If you've not read any of the series you're in for a treat. Admittedly the women aren't written as well as the men, but Lucas is such a complex character, with his friendships and mind games, with his willingness to set people up and his rage when he fails to take into account all the consiquences. Some of the other reviews were a bit damning on this level, but I liked it for that very reason - Lucas is three dimensional, and as any three dimensional person will tell you, there are parts that contradict each other. Lucas has these contradictions, but in a wholly authentic way.
The women get better as you go down the series (or at least some of them do) and while not all the books are as good as this one, most of them flow with ease and energy and all are worth reading.
Sandford just gets better and better as a writer and I buy him in full confidence that I will enjoy the read. My personal favourite is Shadow Prey, which stands on its own, but it helps to read the earlier ones first.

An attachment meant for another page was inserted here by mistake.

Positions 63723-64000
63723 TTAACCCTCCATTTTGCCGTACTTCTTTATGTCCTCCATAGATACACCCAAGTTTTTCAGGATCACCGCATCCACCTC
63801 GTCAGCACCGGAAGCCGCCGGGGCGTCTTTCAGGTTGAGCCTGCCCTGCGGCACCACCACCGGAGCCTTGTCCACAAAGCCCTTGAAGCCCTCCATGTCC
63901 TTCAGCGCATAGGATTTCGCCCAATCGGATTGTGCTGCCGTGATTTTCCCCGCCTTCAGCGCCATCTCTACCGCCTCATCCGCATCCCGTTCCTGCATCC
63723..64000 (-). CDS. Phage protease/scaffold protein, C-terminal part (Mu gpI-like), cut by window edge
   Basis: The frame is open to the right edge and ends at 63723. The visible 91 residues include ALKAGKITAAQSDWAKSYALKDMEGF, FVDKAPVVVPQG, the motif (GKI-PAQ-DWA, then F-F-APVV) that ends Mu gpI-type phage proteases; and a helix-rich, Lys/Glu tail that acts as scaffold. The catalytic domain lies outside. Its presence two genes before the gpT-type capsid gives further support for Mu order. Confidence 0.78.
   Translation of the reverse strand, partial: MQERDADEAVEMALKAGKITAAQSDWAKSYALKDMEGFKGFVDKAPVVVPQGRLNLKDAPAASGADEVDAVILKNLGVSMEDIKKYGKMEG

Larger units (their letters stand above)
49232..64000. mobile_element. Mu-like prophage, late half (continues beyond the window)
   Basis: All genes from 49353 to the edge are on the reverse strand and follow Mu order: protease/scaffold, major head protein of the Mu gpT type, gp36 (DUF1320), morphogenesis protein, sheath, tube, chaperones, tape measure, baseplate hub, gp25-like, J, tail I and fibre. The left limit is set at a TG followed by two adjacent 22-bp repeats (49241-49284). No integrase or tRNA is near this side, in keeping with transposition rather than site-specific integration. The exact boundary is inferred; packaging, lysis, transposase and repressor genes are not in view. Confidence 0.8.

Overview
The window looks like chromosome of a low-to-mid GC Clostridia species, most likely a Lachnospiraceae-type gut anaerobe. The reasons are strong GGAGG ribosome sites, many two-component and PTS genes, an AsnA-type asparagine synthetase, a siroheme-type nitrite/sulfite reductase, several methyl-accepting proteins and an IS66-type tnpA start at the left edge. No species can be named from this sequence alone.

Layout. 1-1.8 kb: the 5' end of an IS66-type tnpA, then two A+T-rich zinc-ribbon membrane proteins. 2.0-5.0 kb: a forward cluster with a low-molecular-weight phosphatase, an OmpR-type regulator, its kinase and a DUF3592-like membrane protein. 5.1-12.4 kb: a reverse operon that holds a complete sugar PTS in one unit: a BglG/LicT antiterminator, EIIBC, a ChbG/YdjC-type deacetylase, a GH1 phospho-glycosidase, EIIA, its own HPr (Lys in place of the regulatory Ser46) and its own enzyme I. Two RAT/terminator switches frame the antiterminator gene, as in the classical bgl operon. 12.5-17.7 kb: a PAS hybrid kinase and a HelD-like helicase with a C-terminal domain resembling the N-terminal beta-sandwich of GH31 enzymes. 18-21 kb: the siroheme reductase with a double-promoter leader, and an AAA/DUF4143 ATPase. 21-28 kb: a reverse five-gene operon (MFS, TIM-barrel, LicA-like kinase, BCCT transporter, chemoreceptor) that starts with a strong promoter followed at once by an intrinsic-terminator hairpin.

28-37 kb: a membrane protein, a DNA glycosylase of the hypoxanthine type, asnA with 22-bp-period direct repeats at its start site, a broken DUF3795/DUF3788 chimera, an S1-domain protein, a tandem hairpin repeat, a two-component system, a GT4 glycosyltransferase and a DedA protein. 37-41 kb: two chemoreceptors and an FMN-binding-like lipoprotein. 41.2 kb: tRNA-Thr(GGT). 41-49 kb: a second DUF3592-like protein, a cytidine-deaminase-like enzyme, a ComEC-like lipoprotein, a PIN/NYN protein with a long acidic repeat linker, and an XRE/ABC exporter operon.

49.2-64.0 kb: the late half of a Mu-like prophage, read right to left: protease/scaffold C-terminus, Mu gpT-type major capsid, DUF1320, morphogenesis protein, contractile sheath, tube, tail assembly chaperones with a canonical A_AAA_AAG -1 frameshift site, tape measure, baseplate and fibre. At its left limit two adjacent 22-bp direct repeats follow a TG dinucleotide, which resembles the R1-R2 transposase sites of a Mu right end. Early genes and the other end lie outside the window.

Hope this helps,
on August 5, 2000
Lucas Davenport, ace investigator, is on the trail of the latest woman-hunter who savagely kills without leaving a clue. Louis Vullion is a mediocre attorney turned serial killer who loves games as much as Davenport. The two begin a cat-and-mouse chase once Louis fails in his attempts to murder Carla Ruiz.